Rep. David B. McKinley asked Marshall County veterans Thursday what Congress needs to do to best assist those who have served their country in the military.
McKinley, R-W.Va., presided over a roundtable discussion for veterans convened at Remke Helping Hands Medical Supply store in downtown Moundsville. He has been hosting similar roundtable discussions throughout the 1st District, and McKinley said he was hoping to see patterns in the issues raised by the veterans at the different forums.
About 10 veterans were present, and first spoke of the need to help veterans who return home - but find themselves homeless.
Photo by Joselyn King
Rep. David B. McKinley, R-W.Va., right, speaks with Richard Lemery during a roundtable discussion for veterans in Moundsville Thursday.
Leila Miller, director of Helping Heroes in Moundsville, spoke of her agency's efforts to establish temporary apartment housing for these veterans, and of the cost to bring some of Moundsville's vacant buildings up to code for the effort.
McKinley reminded those present he was a civil engineer for 47 years before being elected to the House in 2010.
"And I've been to so many homeless shelters that were not up to code," he said. "Most of these were run by private organizations with the best intentions. They invested a significant amount of money in these buildings, but they nevertheless put our military men and women at risk."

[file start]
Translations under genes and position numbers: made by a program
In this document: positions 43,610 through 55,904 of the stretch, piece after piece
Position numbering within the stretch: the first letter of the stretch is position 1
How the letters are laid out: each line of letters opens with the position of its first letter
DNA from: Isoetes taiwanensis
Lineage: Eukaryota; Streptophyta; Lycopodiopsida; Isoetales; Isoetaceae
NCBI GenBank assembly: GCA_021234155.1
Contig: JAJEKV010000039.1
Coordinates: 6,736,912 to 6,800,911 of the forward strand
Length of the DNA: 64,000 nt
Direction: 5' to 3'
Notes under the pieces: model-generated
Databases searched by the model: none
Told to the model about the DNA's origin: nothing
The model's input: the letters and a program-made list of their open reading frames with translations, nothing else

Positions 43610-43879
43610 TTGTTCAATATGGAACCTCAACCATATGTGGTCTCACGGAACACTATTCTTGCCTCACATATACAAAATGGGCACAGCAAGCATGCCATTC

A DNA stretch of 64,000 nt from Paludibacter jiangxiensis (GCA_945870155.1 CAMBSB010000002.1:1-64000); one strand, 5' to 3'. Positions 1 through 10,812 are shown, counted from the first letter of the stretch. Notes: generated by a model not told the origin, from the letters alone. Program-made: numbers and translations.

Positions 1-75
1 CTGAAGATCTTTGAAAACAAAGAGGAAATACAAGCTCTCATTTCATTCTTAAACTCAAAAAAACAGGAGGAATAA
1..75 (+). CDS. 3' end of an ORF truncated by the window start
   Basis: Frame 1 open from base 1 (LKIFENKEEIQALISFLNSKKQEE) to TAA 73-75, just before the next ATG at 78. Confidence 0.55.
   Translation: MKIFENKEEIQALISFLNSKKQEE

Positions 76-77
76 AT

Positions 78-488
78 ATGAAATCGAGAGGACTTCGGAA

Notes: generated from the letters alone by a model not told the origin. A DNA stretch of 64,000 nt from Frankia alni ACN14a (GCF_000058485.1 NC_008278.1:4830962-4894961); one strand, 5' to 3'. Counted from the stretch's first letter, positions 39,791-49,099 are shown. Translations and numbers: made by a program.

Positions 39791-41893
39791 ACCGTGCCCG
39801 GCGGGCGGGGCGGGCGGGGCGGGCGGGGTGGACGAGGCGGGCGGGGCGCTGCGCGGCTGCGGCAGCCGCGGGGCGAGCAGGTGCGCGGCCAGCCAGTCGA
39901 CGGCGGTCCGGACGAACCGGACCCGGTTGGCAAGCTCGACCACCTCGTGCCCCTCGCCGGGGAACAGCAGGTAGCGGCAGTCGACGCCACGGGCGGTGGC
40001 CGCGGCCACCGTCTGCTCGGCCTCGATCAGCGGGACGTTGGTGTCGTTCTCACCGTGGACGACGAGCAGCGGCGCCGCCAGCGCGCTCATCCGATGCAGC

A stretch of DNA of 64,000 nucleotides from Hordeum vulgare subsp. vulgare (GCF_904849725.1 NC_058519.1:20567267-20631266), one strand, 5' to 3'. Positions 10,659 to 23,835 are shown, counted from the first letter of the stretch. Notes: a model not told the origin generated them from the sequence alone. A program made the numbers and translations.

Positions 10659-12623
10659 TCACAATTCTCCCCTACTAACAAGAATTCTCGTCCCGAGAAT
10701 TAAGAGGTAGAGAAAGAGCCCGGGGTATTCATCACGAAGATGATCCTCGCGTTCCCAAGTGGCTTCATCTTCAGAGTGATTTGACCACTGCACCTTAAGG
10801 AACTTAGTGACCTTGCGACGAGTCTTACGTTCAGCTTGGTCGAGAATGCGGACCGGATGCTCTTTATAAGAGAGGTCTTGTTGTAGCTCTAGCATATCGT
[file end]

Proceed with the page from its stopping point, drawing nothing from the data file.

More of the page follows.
The veterans also spoke of the bureaucratic frustrations often encountered by those experiencing the signs of post-traumatic stress disorder.
Many explained veterans often wait months or years for a diagnosis that will lead to their getting treatment - sometimes while they are having suicidal thoughts.
PTSD also can occur years after military service, they continued. One Vietnam War veteran in attendance said his symptoms surfaced more than 40 years after being discharged.
And McKinley said today's returning veterans don't always know the benefits that are due them. Either they are not told of them by military personnel, or they are so anxious to be returning home their mind isn't on listening, he said.